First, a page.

Wednesday, November 07, 2007

Ethnici Cleansing

Wednesday, November 7, 2007 -- Week of Proper 26
(Willibrord, Archbishop of Utrecht, Missionary to Frisia, 739)

"Morning Reflections" is a brief thought about the scripture readings from the Daily Office of Morning and Evening Prayer according to the practice found in the Book of Common Prayer of the Episcopal Church.

Morning Prayer begins on p. 80 of the Book of Common Prayer.
Evening Prayer begins on p. 117
An online resource for praying the Daily Office is found at
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Today's Readings for the Daily Office (Book of Common Prayer, p 990)
Psalms 72 (morning) 119:73-96 (evening)
Nehemiah 13:4-22
Revelation 12:1-12
Matthew 13:53-58

When we read stories about the Taliban, their behavior seems so alien and strange to us -- the forceful covering of women; punishment, even death, to those who convert to Christianity or take a Christian spouse; intolerance toward all other religions and their banishment; forceful observance of religious practice; shutting down movies, television; and heavy censorship. Yet chapter 13 of Nehemiah reflects a similar project of ethnic cleansing under the leadership of Nehemiah in 5th century BCE Israel.

Nehemiah's project intended that Israel separate from Israel all of foreign descent (13:3). In this chapter he expels Tobiah who had been given a room in the Temple by his cousin the priest Eliashib. Tobiah was an Ammonite. Nehemiah restored the tithes (taxes) that supported the state religion. He enforced the sabbath laws upon both Jews and non-Jews, shutting and guarding the city gates during the sabbath to prevent any commerce. But the central work was the prevention of intermarriage and the breakup of any marriage between a Jew and a non-Jew. Families were split; children separated from their parents; and speaking foreign languages was outlawed. Today we see enforcements to similar effect in this nation's pursuit of anti-immigration laws.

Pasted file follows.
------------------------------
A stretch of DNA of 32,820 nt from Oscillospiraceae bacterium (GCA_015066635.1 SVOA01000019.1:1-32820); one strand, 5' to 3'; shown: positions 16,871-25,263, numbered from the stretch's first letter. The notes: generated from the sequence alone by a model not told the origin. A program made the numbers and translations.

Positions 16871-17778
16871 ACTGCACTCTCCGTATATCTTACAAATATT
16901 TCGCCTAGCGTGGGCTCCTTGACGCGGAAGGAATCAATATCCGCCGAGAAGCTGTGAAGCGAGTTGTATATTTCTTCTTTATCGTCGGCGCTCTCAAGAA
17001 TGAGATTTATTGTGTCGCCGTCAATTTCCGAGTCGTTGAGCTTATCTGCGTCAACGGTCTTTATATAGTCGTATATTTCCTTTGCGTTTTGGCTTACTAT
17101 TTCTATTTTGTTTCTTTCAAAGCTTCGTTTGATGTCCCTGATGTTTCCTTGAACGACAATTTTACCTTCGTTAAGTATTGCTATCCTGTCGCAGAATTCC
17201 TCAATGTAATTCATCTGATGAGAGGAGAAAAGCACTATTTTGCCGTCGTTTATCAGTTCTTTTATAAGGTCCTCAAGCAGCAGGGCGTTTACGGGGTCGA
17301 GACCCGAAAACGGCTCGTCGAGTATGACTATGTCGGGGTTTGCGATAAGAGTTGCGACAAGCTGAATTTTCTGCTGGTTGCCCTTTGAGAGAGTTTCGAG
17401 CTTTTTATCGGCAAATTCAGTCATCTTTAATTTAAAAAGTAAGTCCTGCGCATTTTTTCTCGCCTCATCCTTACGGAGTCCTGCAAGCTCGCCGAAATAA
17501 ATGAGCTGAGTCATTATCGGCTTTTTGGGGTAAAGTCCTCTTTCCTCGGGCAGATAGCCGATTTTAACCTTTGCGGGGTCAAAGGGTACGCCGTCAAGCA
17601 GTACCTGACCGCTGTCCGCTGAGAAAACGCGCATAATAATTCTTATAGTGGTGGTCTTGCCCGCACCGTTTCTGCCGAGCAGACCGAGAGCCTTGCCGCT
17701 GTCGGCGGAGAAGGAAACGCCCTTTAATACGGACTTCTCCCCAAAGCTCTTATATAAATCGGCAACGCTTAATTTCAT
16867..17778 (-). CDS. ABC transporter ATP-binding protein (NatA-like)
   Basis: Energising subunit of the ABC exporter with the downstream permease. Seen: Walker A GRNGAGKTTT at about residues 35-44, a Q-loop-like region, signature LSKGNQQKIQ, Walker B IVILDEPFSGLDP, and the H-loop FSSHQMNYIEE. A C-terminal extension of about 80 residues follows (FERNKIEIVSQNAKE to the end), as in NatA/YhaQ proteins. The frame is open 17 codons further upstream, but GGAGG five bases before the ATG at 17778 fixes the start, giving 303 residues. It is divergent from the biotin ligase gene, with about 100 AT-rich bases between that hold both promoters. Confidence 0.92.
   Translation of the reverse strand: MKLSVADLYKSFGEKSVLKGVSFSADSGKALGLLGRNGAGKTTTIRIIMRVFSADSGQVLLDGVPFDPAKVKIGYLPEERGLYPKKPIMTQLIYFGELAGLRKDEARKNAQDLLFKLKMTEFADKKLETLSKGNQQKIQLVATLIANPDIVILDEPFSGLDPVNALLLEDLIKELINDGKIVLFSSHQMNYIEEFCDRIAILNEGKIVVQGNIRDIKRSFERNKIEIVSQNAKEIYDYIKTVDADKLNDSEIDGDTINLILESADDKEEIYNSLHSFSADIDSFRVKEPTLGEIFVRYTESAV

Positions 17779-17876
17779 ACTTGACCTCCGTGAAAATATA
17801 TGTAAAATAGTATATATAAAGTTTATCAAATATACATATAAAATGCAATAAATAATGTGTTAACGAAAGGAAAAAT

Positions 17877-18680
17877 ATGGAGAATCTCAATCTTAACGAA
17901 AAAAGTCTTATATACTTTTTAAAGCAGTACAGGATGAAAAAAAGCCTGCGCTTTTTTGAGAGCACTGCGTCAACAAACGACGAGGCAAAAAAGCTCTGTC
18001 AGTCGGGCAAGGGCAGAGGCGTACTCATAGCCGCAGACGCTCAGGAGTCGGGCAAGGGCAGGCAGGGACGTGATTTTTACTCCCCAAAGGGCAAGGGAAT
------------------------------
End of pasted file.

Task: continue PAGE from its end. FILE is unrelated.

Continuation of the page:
Nehemiah's project had the blessing of the Empire because it served the purposes of the Persians. When the conquered nations and tribes strongly enforced their tribal boundaries it was easier for the Empire to control the ownership and production of the land. With Nehemiah insuring that all lands in Israel were under complete Jewish control, it allowed consistent management of the agricultural tribute that Persia demanded from Israel without the complications of competing claims or multicultural land transfers. Ethnic cleansing was good for the Empire's economic domination system.

From Nehemiah's perspective, Israel gained a secure and rebuilt Temple and walled Jerusalem for Jews only.

The book of Ruth was written as a form of protest against the purification projects of Ezra and Nehemiah. It is the story, set in Israel's past, of a faithful Moabite woman who is married to Jewish man. It tells of her virtue and character. She is blessed by God and becomes an ancestor of the great King David. Jonah is also a book that takes seriously the potential for repentance and righteousness that is present among the nations. Jesus, among other prophets, raised up a tradition counter to the practice of Nehemiah and Ezra that the Temple in Jerusalem was to be a house of prayer for all nations.

Purity and separation or pluralism and the potential for holiness of all peoples. The tensions present in the scripture traditions are fresh and alive today.


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The Rev. Lowell Grisham
Paul's Episcopal Church
Fayetteville, AR

The Mission of St. Paul's Episcopal Church is to explore and celebrate
God's infinite grace, acceptance, and love.

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worship weekly
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learn constantly
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